Dear Friends and Neighbors,
We’re in the final week of the 30-day special session. Despite no budget agreement in sight between the majority party in the House and the bipartisan philosophical majority in the Senate, we’ve been called back to Olympia to hold committee hearings on bills and possibly vote on legislation. There are two schools of thought at work here:
1) Even though budget negotiators are still far apart on a budget deal, they will be able to close the gap quickly (before the April 10 deadline) and we’ll be voting on a final budget to close our estimated $1 billion shortfall.
2) Budget negotiations have reached a standstill and the majority party in the House has decided to engage in political posturing by giving the impression that actual work is being done (voting on controversial bills that don’t have the support of House Republicans or the bipartisan philosophical majority in the Senate makes no sense with no budget agreement on the table).
I’m hoping for the first option but fear the second is more likely.
House Democrats released another budget yesterday that spends even more money than their first proposal. I won’t go into the details, but suffice it to say, it is Dead On Arrival in the Senate (the Senate Republicans, along with a couple of Senate Democrats held a press conference shortly afterwards confirming they did NOT support the House Democrat budget).
In fact, the lead negotiator for the bipartisan group, Sen. Joe Zarelli, said that the latest budget proposal by House Democrats “takes us further apart than brings us together.” You can read more about his comments on the TVW Blog by clicking here.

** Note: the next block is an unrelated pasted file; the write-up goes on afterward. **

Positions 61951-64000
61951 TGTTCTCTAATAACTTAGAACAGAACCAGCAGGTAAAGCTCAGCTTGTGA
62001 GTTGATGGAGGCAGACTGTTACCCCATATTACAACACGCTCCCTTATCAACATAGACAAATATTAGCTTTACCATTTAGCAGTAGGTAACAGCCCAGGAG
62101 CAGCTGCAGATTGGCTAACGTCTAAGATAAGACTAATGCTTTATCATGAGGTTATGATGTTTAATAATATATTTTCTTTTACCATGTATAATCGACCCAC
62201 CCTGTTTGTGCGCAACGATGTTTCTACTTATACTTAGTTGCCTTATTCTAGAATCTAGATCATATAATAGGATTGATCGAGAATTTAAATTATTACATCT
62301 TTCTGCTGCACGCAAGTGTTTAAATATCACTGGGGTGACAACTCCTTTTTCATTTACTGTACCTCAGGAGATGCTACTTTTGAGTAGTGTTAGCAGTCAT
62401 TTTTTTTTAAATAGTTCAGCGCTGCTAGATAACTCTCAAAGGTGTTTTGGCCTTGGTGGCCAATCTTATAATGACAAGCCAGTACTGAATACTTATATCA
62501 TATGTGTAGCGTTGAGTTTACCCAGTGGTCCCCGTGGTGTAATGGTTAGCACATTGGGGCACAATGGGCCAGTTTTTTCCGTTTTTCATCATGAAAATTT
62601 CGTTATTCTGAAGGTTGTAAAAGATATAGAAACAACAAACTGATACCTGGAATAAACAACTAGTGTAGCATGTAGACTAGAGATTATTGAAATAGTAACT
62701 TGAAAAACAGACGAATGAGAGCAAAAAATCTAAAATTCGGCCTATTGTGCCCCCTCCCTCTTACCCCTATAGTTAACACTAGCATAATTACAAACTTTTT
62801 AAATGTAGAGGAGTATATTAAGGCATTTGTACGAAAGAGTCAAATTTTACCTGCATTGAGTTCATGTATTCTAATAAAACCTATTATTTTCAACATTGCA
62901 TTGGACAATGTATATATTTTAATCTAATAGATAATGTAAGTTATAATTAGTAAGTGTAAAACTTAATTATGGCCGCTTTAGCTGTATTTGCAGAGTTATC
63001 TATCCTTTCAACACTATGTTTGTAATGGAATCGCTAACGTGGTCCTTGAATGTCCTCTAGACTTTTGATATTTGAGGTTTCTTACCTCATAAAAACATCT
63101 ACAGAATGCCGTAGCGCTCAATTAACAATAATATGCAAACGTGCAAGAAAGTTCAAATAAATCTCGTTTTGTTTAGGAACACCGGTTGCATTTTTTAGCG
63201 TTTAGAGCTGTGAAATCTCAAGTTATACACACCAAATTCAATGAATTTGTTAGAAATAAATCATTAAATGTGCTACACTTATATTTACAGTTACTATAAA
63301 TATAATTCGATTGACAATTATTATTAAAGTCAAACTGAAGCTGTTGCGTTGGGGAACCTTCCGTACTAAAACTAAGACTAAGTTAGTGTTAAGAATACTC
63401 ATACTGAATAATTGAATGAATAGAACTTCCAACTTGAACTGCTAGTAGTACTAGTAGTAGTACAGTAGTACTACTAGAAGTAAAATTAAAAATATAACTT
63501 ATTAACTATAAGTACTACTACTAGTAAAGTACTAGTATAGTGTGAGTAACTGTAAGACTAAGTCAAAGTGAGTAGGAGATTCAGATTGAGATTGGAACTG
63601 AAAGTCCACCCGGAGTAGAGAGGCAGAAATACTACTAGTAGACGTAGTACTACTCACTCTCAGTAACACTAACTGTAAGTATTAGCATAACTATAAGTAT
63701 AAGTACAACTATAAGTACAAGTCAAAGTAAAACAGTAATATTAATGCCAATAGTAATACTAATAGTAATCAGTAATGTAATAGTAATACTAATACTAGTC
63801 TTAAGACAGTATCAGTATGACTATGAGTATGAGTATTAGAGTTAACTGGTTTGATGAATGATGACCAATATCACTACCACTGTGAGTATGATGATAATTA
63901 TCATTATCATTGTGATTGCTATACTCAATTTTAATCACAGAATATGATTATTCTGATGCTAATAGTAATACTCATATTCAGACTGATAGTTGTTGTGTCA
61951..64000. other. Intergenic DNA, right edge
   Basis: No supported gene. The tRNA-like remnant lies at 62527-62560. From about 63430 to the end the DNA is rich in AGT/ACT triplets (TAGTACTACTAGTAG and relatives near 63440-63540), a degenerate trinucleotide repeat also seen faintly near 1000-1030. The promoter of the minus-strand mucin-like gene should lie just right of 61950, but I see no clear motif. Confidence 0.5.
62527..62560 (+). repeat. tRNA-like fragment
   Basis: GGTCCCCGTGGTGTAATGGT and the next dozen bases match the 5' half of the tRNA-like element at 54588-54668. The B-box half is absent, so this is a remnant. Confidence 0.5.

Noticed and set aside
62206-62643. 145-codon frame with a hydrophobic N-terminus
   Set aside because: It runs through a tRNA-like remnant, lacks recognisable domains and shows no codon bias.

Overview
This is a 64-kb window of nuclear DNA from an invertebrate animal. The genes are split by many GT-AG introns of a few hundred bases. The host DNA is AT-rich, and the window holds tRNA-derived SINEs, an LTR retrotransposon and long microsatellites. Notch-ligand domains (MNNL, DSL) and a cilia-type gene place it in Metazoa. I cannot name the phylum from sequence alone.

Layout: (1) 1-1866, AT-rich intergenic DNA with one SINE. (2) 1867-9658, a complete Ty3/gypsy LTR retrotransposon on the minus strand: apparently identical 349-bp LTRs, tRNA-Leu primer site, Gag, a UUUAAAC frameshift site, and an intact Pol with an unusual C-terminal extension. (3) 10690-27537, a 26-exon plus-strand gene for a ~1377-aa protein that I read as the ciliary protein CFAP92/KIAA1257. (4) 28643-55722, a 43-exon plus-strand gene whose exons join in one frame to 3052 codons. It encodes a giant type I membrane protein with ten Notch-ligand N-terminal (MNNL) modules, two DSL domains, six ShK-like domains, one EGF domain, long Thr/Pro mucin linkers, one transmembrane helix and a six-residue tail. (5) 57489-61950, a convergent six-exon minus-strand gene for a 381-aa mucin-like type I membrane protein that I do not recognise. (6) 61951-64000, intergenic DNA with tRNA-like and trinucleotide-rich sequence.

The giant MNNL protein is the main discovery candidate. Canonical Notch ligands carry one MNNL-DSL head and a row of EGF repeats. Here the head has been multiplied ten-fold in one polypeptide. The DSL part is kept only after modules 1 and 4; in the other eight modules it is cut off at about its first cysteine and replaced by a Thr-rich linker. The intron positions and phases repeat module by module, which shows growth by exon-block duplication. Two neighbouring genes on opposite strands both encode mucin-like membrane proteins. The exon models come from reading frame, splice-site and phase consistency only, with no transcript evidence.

Much of the problem lies with the lack of true reform that is coming from across the aisle. Unless we fundamentally change the way we do business in Olympia, we’ll continue to see budget shortfalls for years to come. In fact, if we were to pass the latest budget proposal from the House majority party, we could be looking at another multi-billion budget shortfall during the next biennium! Dealing with the numbers is not enough. We must make substantial, meaningful government reforms. It’s not enough to just get the job done – we have to get it done right! And until the majority party begins to negotiate in good faith, there’s no telling when that will happen.
Here are a couple of recent media stories from around the state that I thought you might find interesting.
- State legislators must reform in full (Seattle Times editorial, April 4)
- House Speaker to blame for current budget standoff (Washington State Wire, April 3)
- House Democrats must embrace reforms for sustainable path (Seattle Times editorial, March 30)
- Legislators need to get this budget right (Seattle Times editorial, March 28)
I’ll continue to keep you informed as best I can as we move forward. As always, please feel free to contact my office with any questions or concerns.